These practicalities will be influenced by developments that Dave believes are just over the horizon. While it’s still in the emerging stage, AI/Machine Learning has the disruptive power to transform the sUAS industry. Driving specific business value with Autonomous Flights, Object Detection, and Automated Analytics Solutions, will give users the opportunity to save one of their most valuable resources: Time

 

David Boardman

Who is he?

David Boardman drives the overall strategic vision and 3D product definition for URC Ventures, with Stockpile Reports serving as the first commercial venture of the organization. He brings over 25 years of software innovation and global application and deployment experience in the technology sector as a seasoned entrepreneur and Fortune 100 executive.

How is he making an impact?

Stockpile Reports is a full-service subscription using images captured from users’ drones and smart phones, and the platform’s focus on what it means to combine data from multiple places is something David has talked about extensively. He’s made sure users realize that while drones are providing access to data that was previously inaccessible, they’re ultimately really just one more mechanism for capturing and processing data.

Questions about whether or not an organization should create a drone program come up more and more frequently, and David has helped countless stakeholders pull back from that question and determine if doing so relates to their core business. These are the kinds of conversations that help ensure new technology like drones are integrated properly, and don’t turn into what’s ultimately classified as an unnecessary expenditure.

What’s on the horizon?

David believes that the cost of ‘locally piloted drones’ are now the bottle neck to drone operations at scale and the next big leap when it comes to deriving value from this technology will derive from “drones in a box” solutions that are fully autonomous and can operate BVLOS. That said, he’s recognized where and how drones can make a difference today, but he has also seen its’ limitations. It’s part of the reason he’s focused on helping users realize where drones can fit a given project or problem in the near term, but also that they have a better understanding of the bigger picture.

“Drones are not going to be your silver bullet to every problem,” David said. “They can definitely be the right tool for a given problem, and they’ve opened up new approaches that have created incredible efficiencies, but if you’re really focused on the problem of materials management, you can’t just consider a specific piece of hardware. How do you help solve that business problem? That’s what matters.”

 

Grayson Omans

Who is he?

Grayson is CEO and co-founder of Phoenix LiDAR Systems and leads the development, sales, and marketing of airborne and terrestrial laser mapping systems for the company. His idea to mount a LIDAR sensor onto a UAV made Phoenix LiDAR the first in commercial UAV LiDAR, and helped to change the aerial mapping industry and redefine what it means to effectively utilize both technologies.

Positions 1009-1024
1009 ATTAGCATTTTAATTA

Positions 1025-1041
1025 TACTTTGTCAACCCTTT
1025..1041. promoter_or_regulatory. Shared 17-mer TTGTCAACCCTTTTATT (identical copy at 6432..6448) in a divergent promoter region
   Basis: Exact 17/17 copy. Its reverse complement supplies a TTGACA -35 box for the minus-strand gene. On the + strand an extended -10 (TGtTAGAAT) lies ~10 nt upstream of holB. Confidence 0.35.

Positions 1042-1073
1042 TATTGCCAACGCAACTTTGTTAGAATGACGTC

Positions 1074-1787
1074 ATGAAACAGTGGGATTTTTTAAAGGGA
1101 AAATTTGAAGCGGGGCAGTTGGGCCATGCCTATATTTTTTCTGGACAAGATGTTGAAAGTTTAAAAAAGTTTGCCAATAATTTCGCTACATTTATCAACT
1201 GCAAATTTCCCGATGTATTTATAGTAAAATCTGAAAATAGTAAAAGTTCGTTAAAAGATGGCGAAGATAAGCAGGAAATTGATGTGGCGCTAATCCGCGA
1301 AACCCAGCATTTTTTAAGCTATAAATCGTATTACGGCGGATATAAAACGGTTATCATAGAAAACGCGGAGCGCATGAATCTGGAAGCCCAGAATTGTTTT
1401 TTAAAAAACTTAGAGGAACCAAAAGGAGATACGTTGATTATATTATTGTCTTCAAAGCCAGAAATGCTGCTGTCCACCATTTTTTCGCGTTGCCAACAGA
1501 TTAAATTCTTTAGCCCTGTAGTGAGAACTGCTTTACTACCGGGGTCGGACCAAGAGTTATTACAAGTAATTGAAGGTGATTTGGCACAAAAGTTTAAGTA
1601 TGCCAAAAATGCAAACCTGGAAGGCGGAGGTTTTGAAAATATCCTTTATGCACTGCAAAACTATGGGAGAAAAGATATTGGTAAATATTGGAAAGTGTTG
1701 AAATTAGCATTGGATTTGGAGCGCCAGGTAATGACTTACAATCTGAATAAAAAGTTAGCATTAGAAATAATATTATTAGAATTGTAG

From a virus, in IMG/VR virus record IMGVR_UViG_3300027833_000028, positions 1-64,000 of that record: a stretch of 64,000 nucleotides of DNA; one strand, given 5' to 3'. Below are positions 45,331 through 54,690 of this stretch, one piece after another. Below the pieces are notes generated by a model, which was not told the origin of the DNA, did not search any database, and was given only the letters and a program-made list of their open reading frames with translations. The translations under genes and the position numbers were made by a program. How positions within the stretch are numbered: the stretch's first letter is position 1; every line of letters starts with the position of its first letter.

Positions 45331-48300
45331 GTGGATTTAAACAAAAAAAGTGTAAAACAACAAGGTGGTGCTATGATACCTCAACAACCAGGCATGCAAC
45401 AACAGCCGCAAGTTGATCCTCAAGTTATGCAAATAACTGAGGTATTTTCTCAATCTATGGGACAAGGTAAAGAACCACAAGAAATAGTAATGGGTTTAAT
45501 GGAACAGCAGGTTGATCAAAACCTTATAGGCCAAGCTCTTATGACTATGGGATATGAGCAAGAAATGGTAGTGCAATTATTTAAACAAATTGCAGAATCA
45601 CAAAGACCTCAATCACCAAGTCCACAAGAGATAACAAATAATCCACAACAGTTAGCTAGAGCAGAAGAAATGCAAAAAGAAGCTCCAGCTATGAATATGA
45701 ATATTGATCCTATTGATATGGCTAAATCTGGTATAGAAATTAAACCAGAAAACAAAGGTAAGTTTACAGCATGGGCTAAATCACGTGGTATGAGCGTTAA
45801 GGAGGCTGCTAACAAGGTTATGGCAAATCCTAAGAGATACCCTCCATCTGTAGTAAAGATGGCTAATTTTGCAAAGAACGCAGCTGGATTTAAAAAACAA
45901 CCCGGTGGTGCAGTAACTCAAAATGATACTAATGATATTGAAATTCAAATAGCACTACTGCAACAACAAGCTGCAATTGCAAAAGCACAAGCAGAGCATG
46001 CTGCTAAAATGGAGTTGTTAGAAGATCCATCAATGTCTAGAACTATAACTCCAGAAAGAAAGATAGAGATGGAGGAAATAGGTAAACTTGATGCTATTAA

How is he making an impact?

Phoenix LIDAR Systems builds survey-grade UAV LiDAR mapping systems that can be customized with additional sensors for hyperspectral, photogrammetry, and more. The company is working to define when and why LIDAR is a fit to use on a drone in a way that will allow surveyors to see a return on their investment in terms of data acquisition, vehicle flexibility and on-site safety.

Ultimately, drones need to be thought of as tools just like any other that are available to surveyors, and Grayson has helped organizations and service providers understand what approach is going to be the best fit for their needs and requirements. Conventional aerial LIDAR service providers typically turn down projects that are less than 5 square kilometers due to high mobilization costs. With UAV LiDAR systems, service providers can quickly mobilize and complete this size job in less than a day. These are the distinctions Grayson helps define and refine every day for his customers.

Grayson has used Phoenix LiDAR’s head start to increase automation in the UAV LiDAR workflow to make it easier for companies to take advantage of both drone and LiDAR technology. As UAV auto-piloting features improved, Grayson led the development of flight planning software to help companies choose flight parameters that maximize their LiDAR data quality for that terrain. Other areas of automation include Phoenix LiDAR’s data acquisition software, and even post-processing software, all with the aim of automating the complex workflows that can be obstacles for clients in adopting UAV and unmanned LiDAR technology.

What’s on the horizon?

More and more people are asking questions about the difference drones can make when compared to traditional approaches, some of which relates to the “photogrammetry vs LIDAR” argument that is still pervasive. However, these types of arguments aren’t usually productive, and Grayson is working to change the narrative for anyone focused on one solution or another.